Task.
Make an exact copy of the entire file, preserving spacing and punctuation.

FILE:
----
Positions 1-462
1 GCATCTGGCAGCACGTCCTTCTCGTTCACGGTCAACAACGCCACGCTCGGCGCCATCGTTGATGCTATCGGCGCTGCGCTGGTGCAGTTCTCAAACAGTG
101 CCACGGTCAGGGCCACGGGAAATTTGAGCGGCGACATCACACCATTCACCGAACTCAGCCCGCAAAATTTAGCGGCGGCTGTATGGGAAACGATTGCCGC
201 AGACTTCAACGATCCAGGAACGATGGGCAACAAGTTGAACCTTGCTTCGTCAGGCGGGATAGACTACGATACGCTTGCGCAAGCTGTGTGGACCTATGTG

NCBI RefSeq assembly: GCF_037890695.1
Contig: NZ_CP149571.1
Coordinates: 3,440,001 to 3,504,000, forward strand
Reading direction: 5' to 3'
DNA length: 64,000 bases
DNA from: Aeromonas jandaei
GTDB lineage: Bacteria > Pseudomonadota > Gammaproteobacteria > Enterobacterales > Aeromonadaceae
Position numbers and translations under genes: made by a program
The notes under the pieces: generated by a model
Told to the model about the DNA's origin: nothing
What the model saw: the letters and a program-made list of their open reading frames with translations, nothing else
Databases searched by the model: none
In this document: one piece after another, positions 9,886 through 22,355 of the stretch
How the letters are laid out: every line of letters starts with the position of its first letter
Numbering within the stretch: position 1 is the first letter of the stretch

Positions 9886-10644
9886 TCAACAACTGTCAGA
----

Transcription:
Positions 1-462
1 GCATCTGGCAGCACGTCCTTCTCGTTCACGGTCAACAACGCCACGCTCGGCGCCATCGTTGATGCTATCGGCGCTGCGCTGGTGCAGTTCTCAAACAGTG
101 CCACGGTCAGGGCCACGGGAAATTTGAGCGGCGACATCACACCATTCACCGAACTCAGCCCGCAAAATTTAGCGGCGGCTGTATGGGAAACGATTGCCGC
201 AGACTTCAACGATCCAGGAACGATGGGCAACAAGTTGAACCTTGCTTCGTCAGGCGGGATAGACTACGATACGCTTGCGCAAGCTGTGTGGACCTATGTG

NCBI RefSeq assembly: GCF_037890695.1
Contig: NZ_CP149571.1
Coordinates: 3,440,001 to 3,504,000, forward strand
Reading direction: 5' to 3'
DNA length: 64,000 bases
DNA from: Aeromonas jandaei
GTDB lineage: Bacteria > Pseudomonadota > Gammaproteobacteria > Enterobacterales > Aeromonadaceae
Position numbers and translations under genes: made by a program
The notes under the pieces: generated by a model
Told to the model about the DNA's origin: nothing
What the model saw: the letters and a program-made list of their open reading frames with translations, nothing else
Databases searched by the model: none
In this document: one piece after another, positions 9,886 through 22,355 of the stretch
How the letters are laid out: every line of letters starts with the position of its first letter
Numbering within the stretch: position 1 is the first letter of the stretch

Positions 9886-10644
9886 TCAACAACTGTCAGA